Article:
By Simon Akers, founder of Archmon and a regular NDA columnist
I like to look at memes – maybe too much. Laugh at them. Share them. Whether you like the things or not (some of them have me in absolute stitches, which is, of course, great for said mental health) memes are often a barometer of the thinking, tone of voice and the call out of irony.
One, in particular, stuck with me. It featured someone holding a tissue against the crack of a water cooler. The cooler was labelled ‘overworked employees’ and the tissue ‘Mental Health webinar’. Funny yes, but mainly because it is tragically accurate.
Upon sharing, one of my friends replied to me via direct message with the most telling of responses:
“Yep! Or just throw an app at the situation or something! This is very timely. A company that I used to work for has just released a ‘well-being’ app. I know for a fact that the HR team is stressed out to the max and overworked. No support for the working & homeschooling parents whatsoever. And, the best part, the woman who leads on Mental Health & well-being for the group doesn’t even believe in it!!!!!!! Wtf.!”
Sadly, there is a disconnect between the patchy mental health tools, the virtue signalling and the crossed-off projects – and the great impact on people’s wellbeing. This hypocrisy needs to be called out and we must work as an industry to combat the ambivalence and make it more of a priority.
This disconnect is everywhere
The KPMG boss (who has just stepped down at the time of writing), suggested that his workers ‘stop moaning’ in an outburst. Lovely stuff. There are so many examples like this. Like numerous other corporations, their ‘values/life at/D&I’ pages on the corporate site all talk about honesty, mutual respect and inclusion.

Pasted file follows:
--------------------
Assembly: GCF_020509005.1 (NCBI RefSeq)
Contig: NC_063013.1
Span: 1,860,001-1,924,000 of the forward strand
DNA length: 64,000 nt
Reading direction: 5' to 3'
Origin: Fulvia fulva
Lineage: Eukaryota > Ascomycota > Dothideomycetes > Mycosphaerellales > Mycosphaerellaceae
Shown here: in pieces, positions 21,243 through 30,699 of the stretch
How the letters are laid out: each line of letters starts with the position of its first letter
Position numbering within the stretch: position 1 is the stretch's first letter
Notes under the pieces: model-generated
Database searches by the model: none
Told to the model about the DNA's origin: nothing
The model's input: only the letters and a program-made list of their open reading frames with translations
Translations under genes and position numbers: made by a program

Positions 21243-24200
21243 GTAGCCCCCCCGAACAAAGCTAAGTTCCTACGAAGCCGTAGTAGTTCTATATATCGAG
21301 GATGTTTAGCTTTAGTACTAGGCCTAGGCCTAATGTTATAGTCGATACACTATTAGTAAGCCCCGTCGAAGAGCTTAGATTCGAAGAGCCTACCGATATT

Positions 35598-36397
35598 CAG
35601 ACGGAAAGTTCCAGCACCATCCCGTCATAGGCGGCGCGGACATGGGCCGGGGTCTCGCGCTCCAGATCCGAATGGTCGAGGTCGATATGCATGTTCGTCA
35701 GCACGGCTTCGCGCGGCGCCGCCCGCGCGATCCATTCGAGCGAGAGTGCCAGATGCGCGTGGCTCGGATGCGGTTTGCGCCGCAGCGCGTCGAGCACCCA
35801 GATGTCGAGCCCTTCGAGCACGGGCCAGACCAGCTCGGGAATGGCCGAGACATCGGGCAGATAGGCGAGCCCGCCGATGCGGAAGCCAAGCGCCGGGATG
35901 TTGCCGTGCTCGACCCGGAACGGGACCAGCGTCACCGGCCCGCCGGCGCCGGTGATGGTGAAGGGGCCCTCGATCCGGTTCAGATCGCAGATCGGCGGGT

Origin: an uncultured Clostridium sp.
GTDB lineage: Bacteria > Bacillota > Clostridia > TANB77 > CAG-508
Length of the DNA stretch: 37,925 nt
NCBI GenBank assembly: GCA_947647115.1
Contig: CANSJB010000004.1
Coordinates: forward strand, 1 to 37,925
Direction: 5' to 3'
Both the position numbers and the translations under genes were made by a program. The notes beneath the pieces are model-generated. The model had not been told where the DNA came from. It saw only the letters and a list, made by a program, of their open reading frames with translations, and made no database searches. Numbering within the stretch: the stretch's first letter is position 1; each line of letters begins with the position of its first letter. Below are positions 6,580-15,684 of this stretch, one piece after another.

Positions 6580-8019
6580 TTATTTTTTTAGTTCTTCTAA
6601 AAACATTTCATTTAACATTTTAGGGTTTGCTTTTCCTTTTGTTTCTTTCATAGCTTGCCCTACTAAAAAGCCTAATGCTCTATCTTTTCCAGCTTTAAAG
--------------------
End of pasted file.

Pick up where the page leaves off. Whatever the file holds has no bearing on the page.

But as always – actions speak louder than words, otherwise, it is just cheap virtue signalling. If you are not big on Mental Health at the moment or (although not ideal) look into it, work on it and get better, a path to improvement is only a good thing. But do not put duct tape on your CSR in the interim to make out you care when you don’t. It just serves to make you look vapid and bullshitty, as the PR of a bad boss saying unpleasant things will far outreach and be amplified over some well crafted ‘About Us’ web copy. More importantly, it really isn’t good.
Quick one – who am I to write this?
I work for myself, running a consultancy, and I’m no longer in a big organisation. I don’t have to worry about this, right? Well,
- Working with numerous partners in the media, creative and technology space, I’ve gained a fascinating but also saddening insight into businesses that aren’t all that they seem. I could share an amazing disparity with you about the challenges that people go through versus their nice fonts and aspirational imagery.
- I went through my own challenges. 3 years ago, I ended up with severe anxiety and depression. I had to leave my agency role and go on garden leave, doing all the therapy and then tablets. The company honestly could have done much better, or at least the superiors. These experiences shaped me and helped lead me to where I am today. Ever since, I have pledged to myself and to my old colleagues that I want to support the making of better organisations, particularly in the marketing and advertising space which, more often than not, are a lot less glamorous and more soul-destroying than entrants would believe,
Mental Health First Aider – Box ticked?
The new badge of mental health honour is the training and qualifying of the Mental Health First Aider (MHFA). An absolutely superb initiative on paper, the adoption of which is increasing and we should all massively champion. From experience, however, and absolutely respectfully, the people with the certificates are NOT necessarily the ones I would have gone to in a personal crisis.